October 15, 2021
We’ve been lucky to welcome many new team members to 826 Boston this summer and fall—and we’d love for you to get to know them better.
Please welcome Karina Enriquez, our new K-12 Programs Coordinator, and Leah Bognanni, our new Out-of-School Time Program Coordinator!
What led you to 826 Boston?
Karina: I heard that 826 Boston was hiring from a classmate in my graduate program. I was instantly impressed with the mission. I could tell that the organization truly centers writing, tutoring, and publishing for students. The team is empowering the next generation of writers and encouraging them to maintain an authentic voice.
As a writer myself, I feel strongly about creating opportunities for students to improve their writing skills and increase their confidence.
Leah: I really love working in the literary arts nonprofit world because it does not feel like work to me. I have always seen creative writing as a lifesaving outlet. To be able to come together with young writers and share techniques for expressing our feelings and improving our emotional intelligence through art is incredibly enjoyable. I love the city of Boston and to work with an organization that amplifies the voices of students here is an incomparable privilege.
What’s one piece of writing that really resonates with you right now?
Karina: Anything by Cuban-American author Meg Medina!
She’s such a talented writer that captures Latinx experiences and she writes across a range of genres including picture book, middle grade, and young adult. One of my favorites is Burn Baby Burn.
It’s a historical fiction novel, set in the 1970s New York. The main character, Nora, faces violence from her brother, explores a love interest, and struggles to find stability in her home. I just love how Medina creates complex, multidimensional characters that are relatable, and how she builds tension due to conflicting values. As you can see, I’m a big Meg Medina fan!
Leah: The entire first season of I May Destroy You by Michaela Coel, especially episode 4, “That Was Fun”, Auntie Luce’s Talking Paintings by our wonderful DEI Director, Francie Latour, and We Bare Bears, season one, episode seven, “Burrito”, by Daniel Chong, Teresa Hsiao, Madeline Sharafian, Manny Hernandez, and Bert Youn.
What are you listening to?
Karina: Right now, I can’t get Ricky Martin’s song “Vente Pa’ Ca” out of my head.
Leah: Lately, it’s been Tobe Nwigwe, CHIKA, Young Thug, Lil Nas X, PARTYNEXTDOOR, Tai Verdes, dvsn, Cordae, Lunay, Anuel AA, Ozuna, Bad Bunny, Joyner Lucas, Paul Willis, Mac Miller, BIA, Chynna, TOBi, Lana Del Rey, Ivy Sole, and nafla.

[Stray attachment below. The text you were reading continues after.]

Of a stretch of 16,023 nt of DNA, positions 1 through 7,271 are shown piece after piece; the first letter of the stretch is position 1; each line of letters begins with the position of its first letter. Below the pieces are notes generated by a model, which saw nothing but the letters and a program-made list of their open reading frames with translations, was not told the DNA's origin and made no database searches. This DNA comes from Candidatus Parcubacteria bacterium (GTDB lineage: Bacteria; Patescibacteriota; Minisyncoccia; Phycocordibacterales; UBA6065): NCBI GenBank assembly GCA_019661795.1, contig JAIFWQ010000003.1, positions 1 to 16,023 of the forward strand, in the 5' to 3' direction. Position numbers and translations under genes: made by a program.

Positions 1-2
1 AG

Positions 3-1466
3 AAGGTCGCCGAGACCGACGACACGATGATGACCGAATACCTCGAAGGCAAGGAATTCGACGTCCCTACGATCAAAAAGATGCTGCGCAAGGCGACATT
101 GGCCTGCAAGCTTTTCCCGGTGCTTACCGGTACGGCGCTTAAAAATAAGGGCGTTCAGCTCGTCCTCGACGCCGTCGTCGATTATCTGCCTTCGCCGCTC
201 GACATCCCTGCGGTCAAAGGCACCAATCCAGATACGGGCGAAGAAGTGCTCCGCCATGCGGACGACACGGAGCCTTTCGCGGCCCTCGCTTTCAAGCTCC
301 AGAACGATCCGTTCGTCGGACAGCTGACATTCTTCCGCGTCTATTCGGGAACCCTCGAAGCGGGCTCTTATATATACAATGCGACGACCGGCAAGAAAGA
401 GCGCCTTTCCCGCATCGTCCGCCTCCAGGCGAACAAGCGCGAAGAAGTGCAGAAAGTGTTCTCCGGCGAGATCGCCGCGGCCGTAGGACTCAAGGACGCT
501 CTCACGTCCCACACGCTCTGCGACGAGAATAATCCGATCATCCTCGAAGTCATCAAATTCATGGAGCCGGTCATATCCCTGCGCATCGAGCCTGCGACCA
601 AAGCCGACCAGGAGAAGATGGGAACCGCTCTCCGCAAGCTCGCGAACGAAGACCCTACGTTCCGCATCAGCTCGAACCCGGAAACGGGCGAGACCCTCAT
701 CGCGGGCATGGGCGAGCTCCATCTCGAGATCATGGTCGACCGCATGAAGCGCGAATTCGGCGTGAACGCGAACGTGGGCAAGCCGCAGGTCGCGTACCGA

Doing any writing?
Karina: Yes! This semester I’m in a writing mentorship program at Simmons University. I’m paired up with an executive editor from a local publisher and I’m working on three picture book manuscripts.
Leah: Yes, feels like draft eight billion of a comedy-drama television pilot I’m writing about my experiences being born in South Korea, adopted, raised by Italian Americans near Boston, and navigating chronic liver disease. Been getting feedback from my manager and doing endless rewrites as we pitch it to executives. Also working on another pilot with Hillman Grad production company about epigenetic inheritance of trauma, a children’s animated show about creative writing, and an adult animation script about whiptail lizards.
What’s a lesson that you’ve learned through your work with 826 Boston so far and how has it impacted you?
Karina: At 826 Boston, I have learned so much about nonprofit management. Over the last couple of weeks, I attended training sessions that include programmatic knowledge, project management, annual planning, and individual professional development.
I was pleasantly surprised with all the learning opportunities. Right now, I feel so lucky to be part of an organization that really invests in their team. I learned that preparing a team with the tools and knowledge to be successful goes a long way. Overall, it has been an incredible learning experience. 826 Boston has already made a major impact in my career.
Leah: Not so much a new lesson, but working so far has been an incredible reminder that we are all learners. There is so much in this world to be explored and there is an endless amount of new information we can all gain from one other. It doesn’t matter if we are a teacher, a student, a tutor, an adult, a child, a teenager – we all have invaluable perspectives and knowledge to contribute in any room. It is all of our unique and individual experiences collectively that make our community a wonderful place and I am endlessly appreciative for all of the students, families, and coworkers I have been able to share this experience with so far.
Why do you think the work of 826 Boston is so important today?
Karina: Writing is such an important skill set! We often associate it with English Language Arts and creative writing, but writing transcends all grades, subjects, and careers. But on a more personal level, I think the organization is fostering creativity and a passion for writing at a young age.
As a child, I didn’t identify as a writer.
It wasn’t until graduate school that I saw myself as a writer. Thanks to amazing professors that helped me build my craft and confidence. I was encouraged to explore my unique Latinx voice and pursue writing. Had I received that writing support as a child, I would have discovered my passion for writing sooner.
So, I think it’s important to continue creating those writing opportunities for young students. And 826 Boston is building an arsenal of diverse writers!
Leah: The work at 826 Boston is undeniably important today and every day because we are collaborating across communities to make sure writers’ voices are seen, heard, and respected. We improve confidence in literacy skills, all while exploring the creative corners of our minds and having fun while doing it.